2002 Baumard Savennieres Clos du Papillon, about $25, no longer available. This is Baumard's most highly rated Savennieres. Probably opened too early. The wine had an interesting but jumbled and tight nose of flowers, barrel toast, citrus, and what seemed like white chocolate. Medium body, nice hints of vanilla, ginger, and minerals, with good acidity, but palate too is tight and young, a little backward. I have a bottle of this wine somewhere and I am excited to taste about 10 years.

We ate at two restaurants that we really liked. One we go to every time we're in the San Diego area, a Mexican place called El Callejon in Encinitas. This place has at least 100 tequilas lining the walls. Lots of fun to look at, and even better in their excellent margaritas. The food is also quite yummy. Favorite dishes include Cebollitas Cambray - grilled scallions with lemon and Maggi sauce (yes, Maggi sauce, that brown stuff that you might add to gravy, or something). The tacos are unusual in that they are stuffed with meat - enough to make 4 or 5 typical tacos. I am partial to the Cochinita Pibil, chunks of pork cooked with achiote and orange. There is indoor and outdoor seating, a good vibe, and unlimited chips made on premises by deep frying tortillas, with good tomatillo salsa.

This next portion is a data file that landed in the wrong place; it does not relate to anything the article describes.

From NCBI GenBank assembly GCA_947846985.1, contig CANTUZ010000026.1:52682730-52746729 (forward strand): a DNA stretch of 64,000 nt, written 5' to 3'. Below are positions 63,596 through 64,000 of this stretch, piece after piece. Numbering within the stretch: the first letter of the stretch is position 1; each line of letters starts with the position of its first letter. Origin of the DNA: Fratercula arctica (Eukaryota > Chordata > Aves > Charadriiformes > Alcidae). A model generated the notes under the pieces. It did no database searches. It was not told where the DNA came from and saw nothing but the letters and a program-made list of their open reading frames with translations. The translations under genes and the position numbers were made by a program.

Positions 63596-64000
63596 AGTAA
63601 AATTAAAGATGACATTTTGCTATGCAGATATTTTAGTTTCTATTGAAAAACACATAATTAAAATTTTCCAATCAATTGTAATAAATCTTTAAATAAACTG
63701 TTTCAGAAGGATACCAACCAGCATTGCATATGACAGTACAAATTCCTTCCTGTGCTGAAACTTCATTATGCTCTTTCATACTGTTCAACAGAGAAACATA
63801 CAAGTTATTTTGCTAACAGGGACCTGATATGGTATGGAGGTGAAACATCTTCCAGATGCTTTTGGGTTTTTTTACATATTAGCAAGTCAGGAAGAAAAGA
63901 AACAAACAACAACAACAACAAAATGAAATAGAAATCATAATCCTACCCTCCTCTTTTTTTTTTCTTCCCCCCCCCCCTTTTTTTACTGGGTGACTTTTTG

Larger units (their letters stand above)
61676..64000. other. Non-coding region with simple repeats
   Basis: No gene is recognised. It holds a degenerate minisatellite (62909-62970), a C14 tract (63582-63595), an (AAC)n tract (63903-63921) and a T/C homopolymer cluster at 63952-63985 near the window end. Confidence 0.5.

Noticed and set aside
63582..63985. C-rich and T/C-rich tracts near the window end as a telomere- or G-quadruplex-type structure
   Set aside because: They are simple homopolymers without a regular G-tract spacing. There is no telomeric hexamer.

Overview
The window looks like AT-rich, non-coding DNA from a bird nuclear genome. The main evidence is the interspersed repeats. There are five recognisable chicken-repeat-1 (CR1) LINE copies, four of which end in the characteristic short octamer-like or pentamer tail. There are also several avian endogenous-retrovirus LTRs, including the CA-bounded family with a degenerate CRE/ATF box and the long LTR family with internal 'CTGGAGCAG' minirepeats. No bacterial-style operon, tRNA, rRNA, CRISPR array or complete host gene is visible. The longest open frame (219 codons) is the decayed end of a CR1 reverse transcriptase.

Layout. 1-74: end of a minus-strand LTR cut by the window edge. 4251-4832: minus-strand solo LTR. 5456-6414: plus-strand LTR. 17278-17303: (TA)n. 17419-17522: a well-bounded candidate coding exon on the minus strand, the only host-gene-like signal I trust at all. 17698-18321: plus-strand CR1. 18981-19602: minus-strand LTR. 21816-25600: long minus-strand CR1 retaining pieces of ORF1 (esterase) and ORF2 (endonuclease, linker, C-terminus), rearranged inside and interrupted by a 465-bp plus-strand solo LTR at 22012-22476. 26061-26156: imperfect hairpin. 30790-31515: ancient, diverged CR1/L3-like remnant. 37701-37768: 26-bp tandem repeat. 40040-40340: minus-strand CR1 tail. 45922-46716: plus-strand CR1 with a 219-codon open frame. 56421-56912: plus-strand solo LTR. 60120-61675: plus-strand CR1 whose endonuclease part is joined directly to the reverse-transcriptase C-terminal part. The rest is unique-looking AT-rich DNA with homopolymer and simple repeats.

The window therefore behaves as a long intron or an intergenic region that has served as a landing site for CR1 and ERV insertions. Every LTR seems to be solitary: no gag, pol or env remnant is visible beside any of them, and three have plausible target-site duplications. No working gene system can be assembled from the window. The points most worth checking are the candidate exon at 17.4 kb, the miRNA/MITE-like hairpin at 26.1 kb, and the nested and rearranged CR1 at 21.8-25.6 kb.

Cafe Chloe is a lovely place in downtown San Diego. Part wine bar, part brasserie, part chic bar hangout, this place is definitely on our go-to list from now on. The food was truly excellent. A mix of traditional and innovative, with fresh ingredients, uncluttered so as to present the simple deliciousness of each dish. Some one put together a great list featuring wines of all styles, mostly French, most available by the glass or the half glass - a wonderful way to create your own tasting with each course. And since a half glass turned out to be a generous pour, an excellent value too.

Our favorite dishes were the superb "savory custard of the day," shrimp and red pepper on that evening. This was ethereal stuff, each spoonful immediately creamy and light, delicately whispering of savory shrimp and red pepper. Served with an excellent salad of frisee and other baby greens, and topped with crisped scallion skins. This was the finest dish I have had at any restaurant in a very long time. We also loved the trout almondine, a special that day. A traditional dish that was beautifully presented with herbed fine breadcrumbs atop a generous plump trout fillet. No cream in this dish, it instead relied on fresh fish, almonds, and herbs.